No. 595.
Mr. Moran to Mr. Blaine.

No. 380.]

Sir: I have had the honor to receive your No. 211, in which I am instructed to impress forcibly upon His Majesty’s Government the unnecessary and vexatious nature of the decree prohibiting the introduction of American pork into Portugal, and to endeavor to reinstate this important product in the estimation of the Portuguese, and, in obedience [Page 977]thereto, on the 16th instant I addressed a note to the minister of foreign affairs, of which I inclose copy.

In addition to this communication I have verbally indicated to the foreign office the hurtful consequences of the obnoxious regulations prohibiting the introduction of American pork into Portuguese territory, and I impressed upon it not only the injury done to the commerce of the United States by the unnecessary stringency of these measures, but I dwelt upon the fact that the population of the kingdom was thereby deprived of an article of food which is nutritious, healthful, and cheap.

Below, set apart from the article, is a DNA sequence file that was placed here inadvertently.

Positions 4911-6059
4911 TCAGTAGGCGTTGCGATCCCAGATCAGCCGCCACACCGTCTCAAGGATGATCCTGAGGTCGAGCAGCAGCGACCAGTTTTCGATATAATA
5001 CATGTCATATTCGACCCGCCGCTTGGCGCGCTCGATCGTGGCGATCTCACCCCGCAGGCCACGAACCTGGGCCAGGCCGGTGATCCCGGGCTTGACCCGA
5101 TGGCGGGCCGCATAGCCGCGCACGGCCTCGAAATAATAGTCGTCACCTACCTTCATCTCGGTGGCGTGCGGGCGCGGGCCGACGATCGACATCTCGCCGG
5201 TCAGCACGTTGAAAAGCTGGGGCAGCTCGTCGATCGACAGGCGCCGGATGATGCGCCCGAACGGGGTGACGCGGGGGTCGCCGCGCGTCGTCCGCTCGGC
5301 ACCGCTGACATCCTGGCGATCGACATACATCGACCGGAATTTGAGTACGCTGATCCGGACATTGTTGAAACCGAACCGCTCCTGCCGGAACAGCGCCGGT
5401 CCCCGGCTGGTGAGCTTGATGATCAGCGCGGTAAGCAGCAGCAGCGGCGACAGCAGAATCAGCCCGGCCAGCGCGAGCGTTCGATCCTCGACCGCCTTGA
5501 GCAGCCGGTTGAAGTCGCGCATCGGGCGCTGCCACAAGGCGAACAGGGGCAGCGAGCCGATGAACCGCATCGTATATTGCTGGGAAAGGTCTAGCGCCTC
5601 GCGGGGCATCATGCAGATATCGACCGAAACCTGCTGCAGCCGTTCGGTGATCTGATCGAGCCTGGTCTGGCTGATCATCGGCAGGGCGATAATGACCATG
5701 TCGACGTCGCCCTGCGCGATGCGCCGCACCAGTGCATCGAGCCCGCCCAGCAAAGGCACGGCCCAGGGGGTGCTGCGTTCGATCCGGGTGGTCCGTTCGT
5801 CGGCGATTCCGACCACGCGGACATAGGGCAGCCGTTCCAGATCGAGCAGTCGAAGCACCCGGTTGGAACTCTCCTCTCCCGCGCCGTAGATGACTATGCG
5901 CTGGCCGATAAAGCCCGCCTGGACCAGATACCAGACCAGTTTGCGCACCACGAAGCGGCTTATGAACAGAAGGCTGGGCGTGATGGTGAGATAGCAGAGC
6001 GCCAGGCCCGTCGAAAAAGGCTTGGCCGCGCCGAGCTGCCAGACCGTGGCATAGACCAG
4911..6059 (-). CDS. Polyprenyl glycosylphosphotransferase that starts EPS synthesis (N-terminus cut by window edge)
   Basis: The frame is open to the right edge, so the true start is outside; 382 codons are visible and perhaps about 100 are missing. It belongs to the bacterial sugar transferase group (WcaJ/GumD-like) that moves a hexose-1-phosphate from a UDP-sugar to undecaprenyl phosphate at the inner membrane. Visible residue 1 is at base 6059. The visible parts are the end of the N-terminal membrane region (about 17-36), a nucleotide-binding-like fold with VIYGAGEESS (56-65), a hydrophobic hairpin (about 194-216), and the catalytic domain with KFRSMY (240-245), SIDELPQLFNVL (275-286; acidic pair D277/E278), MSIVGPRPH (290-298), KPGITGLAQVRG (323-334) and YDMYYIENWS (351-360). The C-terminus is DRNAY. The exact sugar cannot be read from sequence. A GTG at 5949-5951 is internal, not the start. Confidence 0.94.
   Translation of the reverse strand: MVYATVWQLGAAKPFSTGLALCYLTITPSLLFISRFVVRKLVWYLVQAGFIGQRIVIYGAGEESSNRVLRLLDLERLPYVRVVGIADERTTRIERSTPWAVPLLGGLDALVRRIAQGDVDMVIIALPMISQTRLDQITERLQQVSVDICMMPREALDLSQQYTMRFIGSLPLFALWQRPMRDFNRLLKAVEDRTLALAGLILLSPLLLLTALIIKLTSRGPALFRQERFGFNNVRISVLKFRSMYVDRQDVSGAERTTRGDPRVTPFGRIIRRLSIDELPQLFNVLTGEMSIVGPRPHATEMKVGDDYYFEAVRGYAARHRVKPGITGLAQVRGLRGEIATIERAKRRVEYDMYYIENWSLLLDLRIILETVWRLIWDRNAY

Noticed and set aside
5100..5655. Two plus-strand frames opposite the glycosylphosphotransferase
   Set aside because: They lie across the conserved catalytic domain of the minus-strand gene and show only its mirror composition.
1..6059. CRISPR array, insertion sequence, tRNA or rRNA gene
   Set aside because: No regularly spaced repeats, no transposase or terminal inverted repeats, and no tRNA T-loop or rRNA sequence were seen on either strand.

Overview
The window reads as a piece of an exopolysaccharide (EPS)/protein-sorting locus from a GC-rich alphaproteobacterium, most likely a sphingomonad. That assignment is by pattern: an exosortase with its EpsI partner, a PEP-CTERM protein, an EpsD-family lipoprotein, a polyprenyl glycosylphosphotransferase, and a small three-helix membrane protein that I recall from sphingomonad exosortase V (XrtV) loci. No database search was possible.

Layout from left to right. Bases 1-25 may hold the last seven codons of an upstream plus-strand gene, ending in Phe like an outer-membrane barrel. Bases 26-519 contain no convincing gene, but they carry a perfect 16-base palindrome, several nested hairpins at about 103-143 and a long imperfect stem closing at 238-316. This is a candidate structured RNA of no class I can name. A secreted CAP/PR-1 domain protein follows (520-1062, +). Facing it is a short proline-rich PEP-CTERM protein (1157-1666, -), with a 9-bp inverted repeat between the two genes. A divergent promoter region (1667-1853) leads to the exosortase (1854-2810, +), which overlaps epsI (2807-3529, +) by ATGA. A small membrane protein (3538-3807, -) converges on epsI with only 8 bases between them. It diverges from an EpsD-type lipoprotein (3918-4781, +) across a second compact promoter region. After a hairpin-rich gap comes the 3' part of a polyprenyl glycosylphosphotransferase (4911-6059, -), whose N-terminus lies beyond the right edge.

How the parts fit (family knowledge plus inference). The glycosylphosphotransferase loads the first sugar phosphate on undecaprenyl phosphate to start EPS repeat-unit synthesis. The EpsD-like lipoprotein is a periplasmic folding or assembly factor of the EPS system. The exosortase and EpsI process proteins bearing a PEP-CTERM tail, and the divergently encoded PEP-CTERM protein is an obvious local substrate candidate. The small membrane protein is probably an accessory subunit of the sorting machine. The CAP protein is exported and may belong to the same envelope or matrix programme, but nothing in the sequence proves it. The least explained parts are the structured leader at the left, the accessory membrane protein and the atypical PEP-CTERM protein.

My note is now before the consultative board of health, and I am assured that it will receive the attention and action that the importance of the subject demands; and I have only to add that I shall be active in my efforts to effect an early removal of all restrictions now existing.

I have, &c.,

[Inclosure in No. 380.]

Mr. Moran to Senhor Hintze Ribeiro.

Sir: On the 14th of March, 1879, an official publication was made in the Diario do Governo by his excellency the minister of the interior, stating that in consequence of trichinosis having manifested itself in the United States, and as a measure taken in accord with the board of public health, all importations into Portugal and the adjacent islands of all the products of the flesh of swine had been forbidden by the consultative board of public health. This notice was followed on the 20th of the same month by the appearance in the Gazetta das Alfandagas of a portaria issued on the 17th, which prohibited not only the importation for consumption into Portuguese territory of such products of swine as are used for human food when coming from the United States, but refusing permission for it to be even warehoused or temporarily deposited on shore.